Report on campus doctor raises flags about iconic coach

ANN ARBOR, Mich. (AP) — A report about the gorgeous lack of motion on the University of Michigan whereas a rogue doctor was sexually assaulting a whole lot of younger males has cast an unflattering gentle at one of many college’s giants, the late soccer coach Bo Schembechler, whose bronze statue stands on campus.

Schembechler, who led the crew from 1969-89, was vividly informed by at the very least 4 folks that Robert Anderson had molested them throughout routine physicals or different exams, in line with the report commissioned by the college. Yet, the report says, he took no direct steps and even informed one man to “toughen up.”

While U-M digests the report by the WilmerHale regulation agency and offers with a flood of lawsuits by Anderson’s victims, it additionally may need to think about the way forward for the Schembechler statue and the soccer constructing that bears his title. Penn State University in 2012 eliminated a statue of the iconic coach Joe Paterno who was accused of burying baby intercourse abuse allegations in opposition to an assistant coach.

The report about Anderson, launched Tuesday, particulars many missed alternatives to cease the doctor, who spent 37 years on campus and died in 2008. But no different title within the report is extra recognizable than Schembechler.

“At this early stage, all I can really say with confidence is that it’s a tragedy, it can’t happen again, and we have more questions than answers until we learn more,” mentioned creator John U. Bacon, who wrote “Bo’s Lasting Lessons” with Schembechler, together with different books about Michigan sports activities.

Schembechler, who died in 2006, is a revered determine in Ann Arbor, although it’s been 32 years since he final coached a crew. The Wolverines received or shared 13 Big Ten soccer championships whereas often taking part in in entrance of 100,000 followers at Michigan Stadium.

Mike Stone, a Philadelphia native and common Detroit sports activities radio host, mentioned the Schembechler period turned him right into a U-M soccer fan. But he mentioned Schembechler’s title and statue ought to come down as a consequence of the “massive cover-up” of complaints about Anderson.

“And I don’t want to hear another quotation of ‘the team, the team, the team,’” Stone informed WXYT listeners Wednesday, citing an oft-repeated Schembechler mantra, “because the team was not protected by the head coach. I’m sorry. It’s disgusting.”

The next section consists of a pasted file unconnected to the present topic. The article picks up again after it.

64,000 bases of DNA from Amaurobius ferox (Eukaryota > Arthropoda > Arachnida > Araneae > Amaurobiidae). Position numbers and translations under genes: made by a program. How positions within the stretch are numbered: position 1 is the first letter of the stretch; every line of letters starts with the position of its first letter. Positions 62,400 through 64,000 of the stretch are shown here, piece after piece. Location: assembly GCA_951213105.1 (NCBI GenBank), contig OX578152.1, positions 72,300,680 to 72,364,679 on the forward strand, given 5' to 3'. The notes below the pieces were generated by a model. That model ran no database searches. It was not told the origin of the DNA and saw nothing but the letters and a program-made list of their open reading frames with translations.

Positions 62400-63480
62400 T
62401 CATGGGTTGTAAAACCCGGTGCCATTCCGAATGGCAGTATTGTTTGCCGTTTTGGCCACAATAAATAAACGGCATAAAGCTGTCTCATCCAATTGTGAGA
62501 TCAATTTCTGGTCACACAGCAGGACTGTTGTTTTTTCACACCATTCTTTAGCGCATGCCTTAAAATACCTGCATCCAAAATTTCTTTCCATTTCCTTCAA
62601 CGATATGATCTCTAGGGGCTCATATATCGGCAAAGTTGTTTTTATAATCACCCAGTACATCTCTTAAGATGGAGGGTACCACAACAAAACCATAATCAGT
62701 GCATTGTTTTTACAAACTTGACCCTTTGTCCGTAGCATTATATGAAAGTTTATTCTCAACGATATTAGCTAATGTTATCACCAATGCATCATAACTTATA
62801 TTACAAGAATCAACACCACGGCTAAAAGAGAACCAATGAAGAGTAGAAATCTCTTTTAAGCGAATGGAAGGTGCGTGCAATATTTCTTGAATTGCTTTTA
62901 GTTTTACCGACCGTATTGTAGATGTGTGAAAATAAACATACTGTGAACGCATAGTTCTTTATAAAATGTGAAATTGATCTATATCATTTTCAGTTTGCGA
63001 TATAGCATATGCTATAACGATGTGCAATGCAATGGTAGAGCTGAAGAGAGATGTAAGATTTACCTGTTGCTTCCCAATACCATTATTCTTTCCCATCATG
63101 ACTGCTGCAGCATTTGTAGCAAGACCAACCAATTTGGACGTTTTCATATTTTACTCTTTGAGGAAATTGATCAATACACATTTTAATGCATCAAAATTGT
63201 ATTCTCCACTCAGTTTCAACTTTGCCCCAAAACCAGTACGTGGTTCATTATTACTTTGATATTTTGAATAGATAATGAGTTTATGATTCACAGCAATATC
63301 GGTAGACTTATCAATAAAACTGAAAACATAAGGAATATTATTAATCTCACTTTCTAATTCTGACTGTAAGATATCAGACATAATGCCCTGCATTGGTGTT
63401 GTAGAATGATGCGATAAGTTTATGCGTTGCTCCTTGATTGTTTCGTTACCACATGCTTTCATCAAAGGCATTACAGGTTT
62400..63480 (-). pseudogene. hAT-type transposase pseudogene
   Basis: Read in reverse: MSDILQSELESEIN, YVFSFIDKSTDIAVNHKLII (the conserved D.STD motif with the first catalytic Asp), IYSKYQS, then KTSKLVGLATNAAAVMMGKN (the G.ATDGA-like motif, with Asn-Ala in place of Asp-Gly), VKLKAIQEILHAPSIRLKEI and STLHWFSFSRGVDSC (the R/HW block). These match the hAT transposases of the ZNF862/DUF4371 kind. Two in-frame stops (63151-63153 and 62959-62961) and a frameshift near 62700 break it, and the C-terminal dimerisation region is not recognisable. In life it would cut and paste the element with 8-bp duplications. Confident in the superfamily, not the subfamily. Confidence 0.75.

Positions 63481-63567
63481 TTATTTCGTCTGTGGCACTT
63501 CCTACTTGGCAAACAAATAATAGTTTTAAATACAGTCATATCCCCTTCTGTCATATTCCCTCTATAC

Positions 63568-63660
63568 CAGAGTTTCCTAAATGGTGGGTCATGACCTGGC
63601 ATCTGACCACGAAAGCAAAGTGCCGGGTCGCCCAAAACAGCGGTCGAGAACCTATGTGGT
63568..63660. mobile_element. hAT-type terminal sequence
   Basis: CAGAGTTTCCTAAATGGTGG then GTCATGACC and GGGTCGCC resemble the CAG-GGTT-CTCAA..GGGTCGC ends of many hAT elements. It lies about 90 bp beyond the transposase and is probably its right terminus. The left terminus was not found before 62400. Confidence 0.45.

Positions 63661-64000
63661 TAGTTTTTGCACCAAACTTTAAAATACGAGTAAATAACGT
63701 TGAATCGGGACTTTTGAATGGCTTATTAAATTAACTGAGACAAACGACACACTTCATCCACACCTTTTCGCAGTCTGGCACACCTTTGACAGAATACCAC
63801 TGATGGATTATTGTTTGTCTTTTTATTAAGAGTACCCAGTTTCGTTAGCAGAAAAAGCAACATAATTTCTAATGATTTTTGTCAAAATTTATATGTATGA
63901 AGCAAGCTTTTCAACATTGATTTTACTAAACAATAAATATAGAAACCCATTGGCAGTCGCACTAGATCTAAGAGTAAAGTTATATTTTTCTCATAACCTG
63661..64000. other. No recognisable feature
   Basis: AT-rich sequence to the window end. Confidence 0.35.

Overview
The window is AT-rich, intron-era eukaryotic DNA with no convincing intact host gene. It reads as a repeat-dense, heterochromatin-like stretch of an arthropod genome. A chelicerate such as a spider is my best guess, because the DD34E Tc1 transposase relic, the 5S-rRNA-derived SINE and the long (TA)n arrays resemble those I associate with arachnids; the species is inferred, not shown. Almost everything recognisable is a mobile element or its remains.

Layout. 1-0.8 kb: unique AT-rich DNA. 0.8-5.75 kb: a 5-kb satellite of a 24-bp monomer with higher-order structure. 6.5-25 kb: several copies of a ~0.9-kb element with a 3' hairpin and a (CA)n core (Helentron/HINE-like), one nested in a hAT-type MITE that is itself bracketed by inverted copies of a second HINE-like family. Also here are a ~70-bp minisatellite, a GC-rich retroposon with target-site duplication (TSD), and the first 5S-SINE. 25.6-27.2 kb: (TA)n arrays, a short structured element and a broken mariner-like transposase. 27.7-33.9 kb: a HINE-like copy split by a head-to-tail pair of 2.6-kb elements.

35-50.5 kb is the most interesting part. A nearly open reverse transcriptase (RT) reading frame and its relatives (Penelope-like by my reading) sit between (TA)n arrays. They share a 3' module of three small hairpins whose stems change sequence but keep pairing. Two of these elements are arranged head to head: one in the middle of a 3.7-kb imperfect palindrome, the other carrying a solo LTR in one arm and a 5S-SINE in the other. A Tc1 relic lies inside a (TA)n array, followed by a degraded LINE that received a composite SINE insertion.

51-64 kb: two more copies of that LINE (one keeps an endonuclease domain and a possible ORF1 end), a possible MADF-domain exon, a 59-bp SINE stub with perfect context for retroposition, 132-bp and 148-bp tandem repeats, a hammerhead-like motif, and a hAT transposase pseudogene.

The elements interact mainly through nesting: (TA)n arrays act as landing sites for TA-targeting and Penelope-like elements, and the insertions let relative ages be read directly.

The report mentioned Schembechler was informed on 4 events within the Seventies and early Nineteen Eighties about Anderson molesting males. In one case, he informed a person to tell athletic director Don Canham, however officers took no subsequent motion.

Shemy Schembechler informed The Associated Press that it’s “disgraceful” for anybody to consider that his father didn’t care about the gamers. He insisted the coach would have acted if college students had shared considerations about Anderson. Others apparently have comparable views however weren’t named within the report.

“Multiple university personnel who worked with Mr. Schembechler told us that had he been aware of Dr. Anderson’s misconduct with patients, he would not have tolerated it,” in line with a footnote within the report.

The college declined to remark about Schembechler whereas sticking to an earlier assertion that it will “thoughtfully and diligently review” the WilmerHale findings. Meanwhile, it’s concerned in non-public mediation with legal professionals for Anderson’s victims, whose quantity might exceed 800.

Chuck Christian, a U-M soccer participant in 1977-80, mentioned he was assaulted by Anderson however didn’t inform Schembechler. He mentioned the traumatic expertise discouraged him from seeing docs, which he blames for the unfold of his prostate most cancers.

“That statue didn’t do anything to us. But the man that it represents didn’t protect us,” Christian, 61, informed the AP. “All it would have taken was for one man to stand up for us and this thing never would have happened.”


Sports author Larry Lage contributed to this story.


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